More to the point, that list of people includes nobody other than Stewart and Goldblum whose voice is so obviously distinctive that they’d necessarily make sense to put into an animated movie, but that’s DreamWorks for you. Among such company, Bullock doesn’t stand out as particularly grating or out-of-place (apologies to Nathaniel, but Pfeiffer pretty effortlessly takes Worst in Show, as far as that goes). In fact, watching the film for the first time with a particular ear for Bullock’s work, I’d go so far as to call her one of thebest members of the cast. Compared to Kilmer’s generic mid-Americanisms in the lead role, it doesn’t take all that much for anybody to stand out in the cast, of course, but Bullock is especially noteworthy in that she has the exact same liability as Kilmer – a voice carefully trained to sound like it comes from absolutely nowhere in particular, but probably Ohio-ish – and still manages to shade her line readings just enough to suggest a kind of formal pre-modern attitude, something that none of the other Americans in the cast ever really manage.

That being said, she has hardly any time to make an impression, with a role whose brevity is matched only by Helen Mirren’s (so, not an actressexual-friendly movie, basically). Bullock’s own unenthusiastic description from the officially sanctioned making-of featurette of 1998 is that her character, Moses’s biological sister Miram, “is sort of the believer, the one who holds on to the faith… She helps her brother cross over, and see where he came from.” And if that sounds like a stock character who gets nothing interesting to do, that’s because it’s exactly what she is (she’s also the lead singer of the Oscar-nominated song “When You Believe”, but Bullock didn’t do her own singing).

Still, she puts some heart into it, and a lot of earnestness, and it’s enough to put the character over as a real personality, even if she’s a bit one-note in her “Moses! Are you gonna lead the chosen people yet?” characterization.

It’s more then Goldblum doing Goldblum in ancient Egypt can claim. It’s a lot more than Martin Short and Steve Martin doing nothing at all but cashing checks can claim. The problem with the DreamWorks casting trend (that has since infected virtually all animated filmmaking in America, not just that studio) is that movie stars typically look more interesting than they sound, as true for the bulk of The Prince of Egypt as anything in the Shreks or the abysmal casting of Brad Pitt as the white-breadiest Sinbad in film history. And by all rights, it should apply to Bullock as much as anybody; but she pushes herself just enough to make sure that doesn’t happen. It’s a largely unimaginative performance of a role that means only a little bit to the movie as a whole, but she manages to make a real impression, and given what she was working with, that’s a real, if small triumph.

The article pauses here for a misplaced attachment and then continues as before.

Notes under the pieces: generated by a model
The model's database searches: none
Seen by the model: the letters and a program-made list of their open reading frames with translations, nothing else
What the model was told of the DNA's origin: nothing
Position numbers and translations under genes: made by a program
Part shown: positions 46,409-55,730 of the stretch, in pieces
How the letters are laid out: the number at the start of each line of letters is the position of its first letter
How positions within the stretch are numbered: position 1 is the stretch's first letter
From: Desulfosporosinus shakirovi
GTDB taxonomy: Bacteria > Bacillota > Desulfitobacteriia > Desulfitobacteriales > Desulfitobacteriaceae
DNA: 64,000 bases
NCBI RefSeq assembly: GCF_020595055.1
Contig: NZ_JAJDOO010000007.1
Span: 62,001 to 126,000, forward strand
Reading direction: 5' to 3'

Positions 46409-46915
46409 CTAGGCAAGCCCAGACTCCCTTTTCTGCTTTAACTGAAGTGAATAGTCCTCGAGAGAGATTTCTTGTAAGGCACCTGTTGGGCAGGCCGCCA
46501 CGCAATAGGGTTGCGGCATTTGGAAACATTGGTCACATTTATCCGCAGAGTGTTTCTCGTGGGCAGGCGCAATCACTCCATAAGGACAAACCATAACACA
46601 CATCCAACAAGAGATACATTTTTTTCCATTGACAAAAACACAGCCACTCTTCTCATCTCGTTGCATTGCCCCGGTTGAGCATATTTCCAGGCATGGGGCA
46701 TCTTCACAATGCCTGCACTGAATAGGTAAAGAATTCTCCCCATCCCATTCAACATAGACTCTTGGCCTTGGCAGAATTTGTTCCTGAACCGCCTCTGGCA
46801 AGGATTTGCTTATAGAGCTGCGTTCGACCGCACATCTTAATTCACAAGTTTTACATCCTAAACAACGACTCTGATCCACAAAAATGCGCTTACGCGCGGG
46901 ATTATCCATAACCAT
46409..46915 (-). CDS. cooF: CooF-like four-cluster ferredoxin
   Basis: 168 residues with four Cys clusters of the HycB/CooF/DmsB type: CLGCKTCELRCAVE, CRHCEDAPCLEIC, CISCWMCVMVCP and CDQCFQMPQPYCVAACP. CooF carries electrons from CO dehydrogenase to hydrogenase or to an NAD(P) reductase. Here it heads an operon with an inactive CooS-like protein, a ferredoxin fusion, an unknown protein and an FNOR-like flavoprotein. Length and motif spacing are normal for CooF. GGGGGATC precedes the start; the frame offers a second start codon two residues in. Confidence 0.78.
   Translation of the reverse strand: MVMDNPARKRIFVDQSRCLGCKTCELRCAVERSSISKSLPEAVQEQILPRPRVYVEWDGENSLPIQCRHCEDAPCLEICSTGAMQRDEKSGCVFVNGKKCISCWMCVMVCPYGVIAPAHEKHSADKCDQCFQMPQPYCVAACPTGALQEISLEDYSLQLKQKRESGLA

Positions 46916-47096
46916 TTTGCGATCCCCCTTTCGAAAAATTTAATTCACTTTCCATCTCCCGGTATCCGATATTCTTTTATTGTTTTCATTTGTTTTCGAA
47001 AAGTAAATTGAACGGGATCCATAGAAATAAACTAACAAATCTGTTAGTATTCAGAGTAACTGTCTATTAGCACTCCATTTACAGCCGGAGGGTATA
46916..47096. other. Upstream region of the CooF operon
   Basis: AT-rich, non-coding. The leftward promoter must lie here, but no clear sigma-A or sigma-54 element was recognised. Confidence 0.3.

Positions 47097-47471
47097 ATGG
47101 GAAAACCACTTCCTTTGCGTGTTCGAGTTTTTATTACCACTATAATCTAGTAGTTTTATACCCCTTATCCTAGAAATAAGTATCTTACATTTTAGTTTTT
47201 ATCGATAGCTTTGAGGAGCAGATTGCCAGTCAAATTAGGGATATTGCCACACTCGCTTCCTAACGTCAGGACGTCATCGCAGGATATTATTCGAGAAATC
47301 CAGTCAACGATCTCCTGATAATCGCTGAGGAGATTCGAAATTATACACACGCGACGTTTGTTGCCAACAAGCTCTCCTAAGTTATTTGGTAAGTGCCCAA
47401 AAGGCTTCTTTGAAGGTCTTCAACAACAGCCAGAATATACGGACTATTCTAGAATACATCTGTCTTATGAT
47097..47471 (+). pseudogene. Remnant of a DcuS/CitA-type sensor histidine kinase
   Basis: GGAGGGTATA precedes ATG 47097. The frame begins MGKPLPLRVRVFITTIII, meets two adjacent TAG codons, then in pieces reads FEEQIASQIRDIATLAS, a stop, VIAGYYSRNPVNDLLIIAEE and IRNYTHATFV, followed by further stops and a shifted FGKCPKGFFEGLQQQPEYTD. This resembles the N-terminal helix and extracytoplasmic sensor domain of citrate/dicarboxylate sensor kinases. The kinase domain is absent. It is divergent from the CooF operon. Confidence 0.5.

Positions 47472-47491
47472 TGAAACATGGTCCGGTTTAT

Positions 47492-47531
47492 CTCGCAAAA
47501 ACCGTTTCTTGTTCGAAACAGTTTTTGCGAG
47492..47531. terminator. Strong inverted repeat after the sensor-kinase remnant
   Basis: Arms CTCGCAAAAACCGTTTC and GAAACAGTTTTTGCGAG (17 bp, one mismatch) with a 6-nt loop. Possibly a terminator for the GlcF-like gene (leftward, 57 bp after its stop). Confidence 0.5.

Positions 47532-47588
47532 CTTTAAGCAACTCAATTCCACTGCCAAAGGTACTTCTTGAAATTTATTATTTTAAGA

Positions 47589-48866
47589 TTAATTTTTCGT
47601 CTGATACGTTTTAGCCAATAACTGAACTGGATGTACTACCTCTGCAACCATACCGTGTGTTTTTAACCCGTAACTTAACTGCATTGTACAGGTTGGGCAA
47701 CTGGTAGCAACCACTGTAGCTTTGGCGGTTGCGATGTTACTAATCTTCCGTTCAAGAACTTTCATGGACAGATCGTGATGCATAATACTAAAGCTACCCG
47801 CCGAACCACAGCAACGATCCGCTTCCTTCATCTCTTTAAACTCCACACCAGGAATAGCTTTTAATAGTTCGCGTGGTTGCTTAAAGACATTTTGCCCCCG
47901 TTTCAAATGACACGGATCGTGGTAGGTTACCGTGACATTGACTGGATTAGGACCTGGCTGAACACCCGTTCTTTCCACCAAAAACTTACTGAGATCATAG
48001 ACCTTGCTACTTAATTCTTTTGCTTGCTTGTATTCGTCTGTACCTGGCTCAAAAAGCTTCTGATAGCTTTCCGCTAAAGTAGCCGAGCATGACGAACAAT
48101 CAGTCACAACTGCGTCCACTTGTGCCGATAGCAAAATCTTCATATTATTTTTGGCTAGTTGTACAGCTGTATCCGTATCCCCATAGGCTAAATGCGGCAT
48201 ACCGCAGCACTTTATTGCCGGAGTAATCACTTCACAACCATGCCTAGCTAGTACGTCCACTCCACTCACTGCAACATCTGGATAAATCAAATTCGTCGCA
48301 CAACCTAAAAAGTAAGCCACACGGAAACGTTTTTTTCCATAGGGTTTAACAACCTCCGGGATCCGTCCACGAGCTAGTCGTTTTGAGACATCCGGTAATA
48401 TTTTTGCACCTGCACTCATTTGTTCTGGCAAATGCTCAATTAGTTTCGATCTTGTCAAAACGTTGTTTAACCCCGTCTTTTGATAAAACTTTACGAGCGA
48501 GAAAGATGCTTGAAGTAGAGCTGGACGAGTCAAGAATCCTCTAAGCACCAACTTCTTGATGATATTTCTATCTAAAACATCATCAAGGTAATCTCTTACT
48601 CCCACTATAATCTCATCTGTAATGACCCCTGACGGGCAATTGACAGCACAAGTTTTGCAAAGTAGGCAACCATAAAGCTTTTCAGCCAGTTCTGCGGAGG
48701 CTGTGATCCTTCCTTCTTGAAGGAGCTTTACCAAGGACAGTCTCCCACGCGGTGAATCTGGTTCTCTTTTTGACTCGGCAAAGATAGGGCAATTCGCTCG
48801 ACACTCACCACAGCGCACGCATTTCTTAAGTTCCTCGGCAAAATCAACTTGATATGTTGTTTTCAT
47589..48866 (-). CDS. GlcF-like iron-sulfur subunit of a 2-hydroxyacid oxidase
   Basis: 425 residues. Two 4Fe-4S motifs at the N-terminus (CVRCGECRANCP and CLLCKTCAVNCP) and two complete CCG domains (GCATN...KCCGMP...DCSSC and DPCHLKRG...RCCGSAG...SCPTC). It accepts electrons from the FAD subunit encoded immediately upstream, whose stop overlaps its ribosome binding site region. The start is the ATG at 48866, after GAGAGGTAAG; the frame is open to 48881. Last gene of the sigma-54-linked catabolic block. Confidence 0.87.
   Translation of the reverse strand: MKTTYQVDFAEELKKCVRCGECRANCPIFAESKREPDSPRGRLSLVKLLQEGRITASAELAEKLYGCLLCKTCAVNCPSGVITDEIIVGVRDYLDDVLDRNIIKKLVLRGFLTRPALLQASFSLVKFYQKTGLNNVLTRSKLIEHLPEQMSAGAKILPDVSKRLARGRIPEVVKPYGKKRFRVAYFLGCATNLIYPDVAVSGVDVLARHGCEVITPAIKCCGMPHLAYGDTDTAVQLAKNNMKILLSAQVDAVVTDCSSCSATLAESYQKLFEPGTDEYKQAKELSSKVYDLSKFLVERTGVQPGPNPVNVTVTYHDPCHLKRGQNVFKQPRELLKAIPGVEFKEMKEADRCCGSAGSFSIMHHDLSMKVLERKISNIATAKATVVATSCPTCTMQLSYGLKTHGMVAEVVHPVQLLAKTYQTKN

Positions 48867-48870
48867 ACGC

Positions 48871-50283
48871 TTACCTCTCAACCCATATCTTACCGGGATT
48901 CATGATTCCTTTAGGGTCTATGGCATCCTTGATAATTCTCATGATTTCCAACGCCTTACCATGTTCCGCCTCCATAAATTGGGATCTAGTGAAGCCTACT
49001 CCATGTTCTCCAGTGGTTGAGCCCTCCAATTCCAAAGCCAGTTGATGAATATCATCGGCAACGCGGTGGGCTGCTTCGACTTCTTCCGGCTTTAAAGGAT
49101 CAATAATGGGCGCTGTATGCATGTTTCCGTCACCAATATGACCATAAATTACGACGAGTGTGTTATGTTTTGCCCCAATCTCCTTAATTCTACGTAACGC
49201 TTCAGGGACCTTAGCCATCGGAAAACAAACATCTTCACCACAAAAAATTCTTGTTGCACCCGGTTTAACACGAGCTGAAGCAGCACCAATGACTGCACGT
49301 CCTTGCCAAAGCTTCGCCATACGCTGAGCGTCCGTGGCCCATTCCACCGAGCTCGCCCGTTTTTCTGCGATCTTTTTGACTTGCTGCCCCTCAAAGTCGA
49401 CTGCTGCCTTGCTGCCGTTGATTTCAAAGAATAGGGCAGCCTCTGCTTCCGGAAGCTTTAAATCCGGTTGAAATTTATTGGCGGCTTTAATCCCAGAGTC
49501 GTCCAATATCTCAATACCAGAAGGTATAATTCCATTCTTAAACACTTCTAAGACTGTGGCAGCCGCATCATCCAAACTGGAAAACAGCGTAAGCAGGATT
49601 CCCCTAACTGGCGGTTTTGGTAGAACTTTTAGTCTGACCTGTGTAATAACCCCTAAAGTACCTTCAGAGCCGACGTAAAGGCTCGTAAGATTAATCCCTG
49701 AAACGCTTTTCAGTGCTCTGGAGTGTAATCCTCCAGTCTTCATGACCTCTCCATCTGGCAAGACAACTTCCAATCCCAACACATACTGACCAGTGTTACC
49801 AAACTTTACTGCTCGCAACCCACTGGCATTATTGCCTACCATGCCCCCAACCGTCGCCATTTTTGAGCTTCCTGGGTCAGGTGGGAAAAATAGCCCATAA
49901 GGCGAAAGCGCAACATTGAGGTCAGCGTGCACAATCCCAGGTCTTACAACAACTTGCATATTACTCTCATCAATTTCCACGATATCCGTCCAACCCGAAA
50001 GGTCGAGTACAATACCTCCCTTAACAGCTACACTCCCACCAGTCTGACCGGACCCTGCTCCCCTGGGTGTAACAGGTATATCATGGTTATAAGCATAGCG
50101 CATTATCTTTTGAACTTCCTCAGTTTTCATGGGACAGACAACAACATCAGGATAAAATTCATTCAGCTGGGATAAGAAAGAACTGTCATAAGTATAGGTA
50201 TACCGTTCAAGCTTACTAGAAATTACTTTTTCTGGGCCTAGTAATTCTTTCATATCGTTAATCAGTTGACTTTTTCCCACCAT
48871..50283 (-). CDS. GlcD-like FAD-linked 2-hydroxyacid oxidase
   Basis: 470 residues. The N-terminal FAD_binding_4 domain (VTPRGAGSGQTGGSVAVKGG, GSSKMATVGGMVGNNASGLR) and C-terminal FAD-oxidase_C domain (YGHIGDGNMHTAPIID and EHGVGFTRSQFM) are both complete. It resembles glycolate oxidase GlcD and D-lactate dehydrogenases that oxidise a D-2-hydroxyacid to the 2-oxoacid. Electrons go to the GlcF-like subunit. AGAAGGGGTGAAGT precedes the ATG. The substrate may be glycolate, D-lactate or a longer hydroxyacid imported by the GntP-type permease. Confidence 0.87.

more Sandra | more from Tim

Monday
Nov192012

The Linking Daylights

Variety's "The Vote" looks at all time great film scores
NYT remembers voice actress Lucille Bliss (RIP) the voice of Smurfette and Anastasia in Cinderella
Art of the Title Sequence has a cup of fresh coffee with Cabin in the Woods
EW watch Anthony Hopkins become Hitchcock in under a minute (though in real life it took an hour and a half each day 
In Contention Angelina Jolie campaigning for Ewan McGregor's work in The Impossible. Whoa

Unreality Marvel superheroines as Bond Girls
Salon uh oh Activists claim that 27 animals have died making The Hobbit films 
Pajiba shows us Val Kilmer and Joann Whaley's kids all grown up. Think they'll be actors? I always wished that Whaley had had a better career. Loved her in Scandal and Willow.
Movie|Line Ryan Gosling's beat up face on the Only God Forgives poster 
IndieWire first Joaquin and now Anthony Hopkins calling Oscar campaigns "disgusting" 
French Premiere the semi-finalist list for the Best Newcomer prizes at the Césars in France. Expect a nomination at least for Matthias Schoenaerts for his awesome double attention-grabber Bullhead and Rust & Bone  
The Playlist fun gallery of behind the scenes shots from Kill Bill
Awards Daily James Franco made a music video. Lindsay Lohan is in it 

And finally here's Jeremy Renner making fun of Hawkeye on SNL...

It'd definitely been the year or archery what with Brave, The Avengers and The Hunger Games among the top blockbusters. And now we have gifted archers on two television series: Revolution and Arrow... which is also about a guy who shoots arrows. That's kind of his thing. Before this trend dies a swift death from ubiquity, can someone please give actual archer and awesome actress Geena Davis a good role and combine the two?

Thursday
Dec012011

Congratulations to the Movie-ish Grammy Nominees !

Given that roughly 193,026 musicians can call themselves Grammy nominees for the first time or again in the wake of last night's announcement (so many categories), we'd like to congratulate those nominees that are somehow connected to the movies. But before we do that, tell me who has your vote for "album of the year"?

 

I have the Gaga and Adele CDs and love both. Do you recommend the others?

Anyway... Silver screen type nominees & best music videos after the jump
Including: Val Kilmer, Patton Oswalt, Daniel Radcliffe and more...

Click to read more ...